NAFLD and lifestyle changes:
Healthy habits for weight management

Healthy eating and physical activity are important for weight management as well as overall health. If you have nonalcoholic fatty liver disease (NAFLD), they’re especially important.

For people with NAFLD, losing about 10% of current body weight has been shown to reduce inflammation and the amount of fat in the liver, which are linked to NAFLD. If you’re trying to lose weight:

  • Aim for gradual weight loss (about ½ – 2 pounds per week). Avoid crash dieting or fasting.
  • Focus on daily healthy habits instead of on weight loss alone. Think of weight loss as a side effect of a healthy lifestyle.
  • Continue to eat healthy, even if you are taking weight loss medications.

Healthy eating

When it comes to NAFLD and healthy eating, here are some tips and strategies that can help.

Use MyPlate to plan healthy, well-balanced meals.

When you’re making a meal, try to include:

  • ½ plate non-starchy veggies (like spinach, broccoli or peppers).
  • ¼ plate lean protein (like lean cuts of red meat, chicken, seafood or tofu).
  • ¼ plate whole grains, fruits or starchy vegetables (like potatoes, corn, peas or beans).

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Reduce added sugar.

Some foods, like fruit, naturally have sugar. But there’s added sugar in many foods and drinks — like sodas, candies and desserts. A lot of other less-sweet foods also have added sugars, like salad dressings, condiments, pasta sauce, breads and cereals. When you’re choosing food:

  • Read the nutrition label to find out how much added sugar there is. It’s listed below the total sugar.
  • Try to limit added sugar to no more than 36 grams per day (for men) or 24 grams per day (for women).
  • Choose drinks without added sugar — like plain water, sparkling water, unsweetened iced/hot tea or coffee.
  • Avoid foods or drinks with high fructose corn syrup.

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Limit the fat in your diet.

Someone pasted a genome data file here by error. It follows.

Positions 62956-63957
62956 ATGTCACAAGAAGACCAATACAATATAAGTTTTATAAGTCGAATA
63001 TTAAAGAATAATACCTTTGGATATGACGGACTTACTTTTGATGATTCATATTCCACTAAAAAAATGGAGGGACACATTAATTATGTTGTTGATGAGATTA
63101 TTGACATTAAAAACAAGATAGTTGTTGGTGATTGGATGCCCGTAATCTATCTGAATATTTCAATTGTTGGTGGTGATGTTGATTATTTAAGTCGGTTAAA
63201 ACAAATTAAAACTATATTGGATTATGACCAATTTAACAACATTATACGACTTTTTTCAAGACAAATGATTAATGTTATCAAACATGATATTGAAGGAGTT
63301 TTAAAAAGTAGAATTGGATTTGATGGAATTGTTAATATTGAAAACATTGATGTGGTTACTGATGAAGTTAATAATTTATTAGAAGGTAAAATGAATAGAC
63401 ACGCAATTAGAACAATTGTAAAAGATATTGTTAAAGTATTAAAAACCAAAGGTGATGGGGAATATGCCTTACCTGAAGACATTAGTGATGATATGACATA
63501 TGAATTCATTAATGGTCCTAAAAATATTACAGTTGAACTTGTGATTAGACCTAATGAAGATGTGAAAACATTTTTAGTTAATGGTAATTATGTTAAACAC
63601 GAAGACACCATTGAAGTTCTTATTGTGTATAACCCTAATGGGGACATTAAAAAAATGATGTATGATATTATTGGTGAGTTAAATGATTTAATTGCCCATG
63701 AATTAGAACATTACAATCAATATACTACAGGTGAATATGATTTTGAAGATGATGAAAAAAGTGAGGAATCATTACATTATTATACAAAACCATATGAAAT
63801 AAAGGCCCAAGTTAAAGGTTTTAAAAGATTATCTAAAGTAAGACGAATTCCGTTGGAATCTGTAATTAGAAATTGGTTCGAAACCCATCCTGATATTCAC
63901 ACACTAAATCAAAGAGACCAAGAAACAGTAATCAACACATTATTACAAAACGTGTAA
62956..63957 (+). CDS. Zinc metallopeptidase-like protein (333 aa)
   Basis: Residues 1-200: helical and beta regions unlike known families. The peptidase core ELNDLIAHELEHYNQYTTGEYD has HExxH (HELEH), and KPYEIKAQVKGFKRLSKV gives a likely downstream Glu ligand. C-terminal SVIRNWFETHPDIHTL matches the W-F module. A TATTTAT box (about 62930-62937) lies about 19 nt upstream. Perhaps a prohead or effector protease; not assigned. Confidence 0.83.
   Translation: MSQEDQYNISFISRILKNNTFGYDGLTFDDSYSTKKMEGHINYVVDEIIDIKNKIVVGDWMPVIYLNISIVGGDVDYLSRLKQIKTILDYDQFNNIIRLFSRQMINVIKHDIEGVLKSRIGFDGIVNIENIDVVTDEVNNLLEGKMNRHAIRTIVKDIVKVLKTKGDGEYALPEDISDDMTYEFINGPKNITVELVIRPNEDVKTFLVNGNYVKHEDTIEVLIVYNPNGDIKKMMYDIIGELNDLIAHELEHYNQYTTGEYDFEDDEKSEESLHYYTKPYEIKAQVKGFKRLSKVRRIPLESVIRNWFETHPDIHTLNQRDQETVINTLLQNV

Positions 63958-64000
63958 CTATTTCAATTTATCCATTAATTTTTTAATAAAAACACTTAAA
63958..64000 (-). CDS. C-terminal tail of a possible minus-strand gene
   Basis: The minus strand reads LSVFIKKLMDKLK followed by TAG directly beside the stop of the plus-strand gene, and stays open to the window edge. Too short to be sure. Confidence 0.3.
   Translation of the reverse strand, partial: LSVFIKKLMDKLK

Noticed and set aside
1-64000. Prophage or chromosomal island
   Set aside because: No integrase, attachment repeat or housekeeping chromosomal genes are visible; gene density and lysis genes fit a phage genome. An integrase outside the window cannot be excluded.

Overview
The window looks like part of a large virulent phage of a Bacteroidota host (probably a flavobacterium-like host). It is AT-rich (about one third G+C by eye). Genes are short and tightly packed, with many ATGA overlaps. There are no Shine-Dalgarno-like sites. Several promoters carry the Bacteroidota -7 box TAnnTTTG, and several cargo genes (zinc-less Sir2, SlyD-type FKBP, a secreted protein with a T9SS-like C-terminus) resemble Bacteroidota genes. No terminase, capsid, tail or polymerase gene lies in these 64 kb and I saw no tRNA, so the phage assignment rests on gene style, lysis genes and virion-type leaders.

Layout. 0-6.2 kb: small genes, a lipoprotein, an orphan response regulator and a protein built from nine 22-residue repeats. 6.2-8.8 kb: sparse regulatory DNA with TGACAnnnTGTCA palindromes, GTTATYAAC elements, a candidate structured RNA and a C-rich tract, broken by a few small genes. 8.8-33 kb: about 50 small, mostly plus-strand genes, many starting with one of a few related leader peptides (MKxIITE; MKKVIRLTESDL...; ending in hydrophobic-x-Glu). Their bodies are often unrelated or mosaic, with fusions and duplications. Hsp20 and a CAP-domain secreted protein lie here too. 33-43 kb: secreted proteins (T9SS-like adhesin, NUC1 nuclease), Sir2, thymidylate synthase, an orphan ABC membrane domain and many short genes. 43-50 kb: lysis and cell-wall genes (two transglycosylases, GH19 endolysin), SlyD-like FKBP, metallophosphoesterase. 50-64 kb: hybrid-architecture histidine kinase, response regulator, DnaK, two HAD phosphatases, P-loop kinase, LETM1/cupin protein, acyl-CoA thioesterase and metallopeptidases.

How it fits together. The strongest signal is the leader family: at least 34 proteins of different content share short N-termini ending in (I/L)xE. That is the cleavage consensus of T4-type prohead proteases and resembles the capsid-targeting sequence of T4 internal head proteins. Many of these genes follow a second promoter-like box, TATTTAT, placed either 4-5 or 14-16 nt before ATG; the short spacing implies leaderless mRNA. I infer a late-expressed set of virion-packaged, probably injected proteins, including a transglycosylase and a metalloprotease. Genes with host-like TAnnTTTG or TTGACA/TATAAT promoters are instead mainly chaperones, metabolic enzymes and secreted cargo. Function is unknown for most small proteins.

• Avoid fried foods, swap out high-fat dairy products for nonfat or low-fat options, choose plant-based proteins (like beans) and eat smaller portions.
  • Limit saturated fat to about 7-10% of your total calorie intake. Saturated fat is in butter, fatty meats, processed meats and dairy products.
  • Avoid trans fat, which is in margarine or foods with partially hydrogenated oil.
  • Try to eat mostly unsaturated fat, which is in nuts, seeds, avocados, fatty fish and olive oil.

Reduce alcohol consumption.

  • If you have NAFLD, experts recommend that you not drink at all.
  • But if you choose to drink, limit yourself to 1 drink per day.
  • One drink equals 12 ounces of beer, 8-9 ounces of malt liquor, 5 ounces of wine or 1.5 ounces of hard liquor.

Try the Mediterranean approach if you’re looking for a diet.

You’ve probably heard of fad diets like the keto diet or paleo diet, which are both high-fat, high-protein and low-carb diets. But it’s important to know that neither of these diets has been proven to work for long-term weight loss. Also, a high-fat diet can increase liver enzymes/fatty liver and/or cholesterol levels, which can worsen NAFLD.

If you want to try a diet, the Mediterranean approach is the best diet for overall health and for a range of health issues, including NAFLD. It focuses on:

  • Fruits and vegetables (at least 5 servings per day, such as 3 vegetables and 2 fruits).
  • Lean proteins (like chicken, fish, eggs, beans and lentils), low-fat dairy products and healthy fats (like nuts, seeds, avocados and olive oil).
  • More whole grains (like whole wheat bread or brown rice) and fewer refined grains (like white bread or white rice).
  • More whole foods (like fruits, vegetables and nuts that are found in nature) and fewer processed foods (like chips, sodas or snack bars) overall.

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Physical activity

The Centers for Disease Control and Prevention recommends at least 150 minutes of moderate intensity activity a week. Here are some tips to help you work toward that goal:

  • Try moderate intensity activities like gardening, walking, biking, water aerobics and tennis. During moderate intensity exercise, you can still talk, but you can’t sing because you’re breathing faster than usual.
  • Many people break up the 150 minutes a week into 30 minutes a day, 5 days a week. But do whatever works for your schedule and lifestyle. For instance, if it’s easier to fit in a couple of 10-minute walks each day rather than one longer one, that’s fine.
  • If you can’t do 150 minutes each week, do what you can. Every little bit of movement helps, and you can always build up to more.
  • Make your physical activity fun and convenient — that’s the best way to keep at it!

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Written by​

Lorraine Bonkowski, RDN, and Lauren Cornell, MS, RDN
Reviewed by DIGID Workgroup members ©June 2022

This program is supported by an independent grant from Novo Nordisk.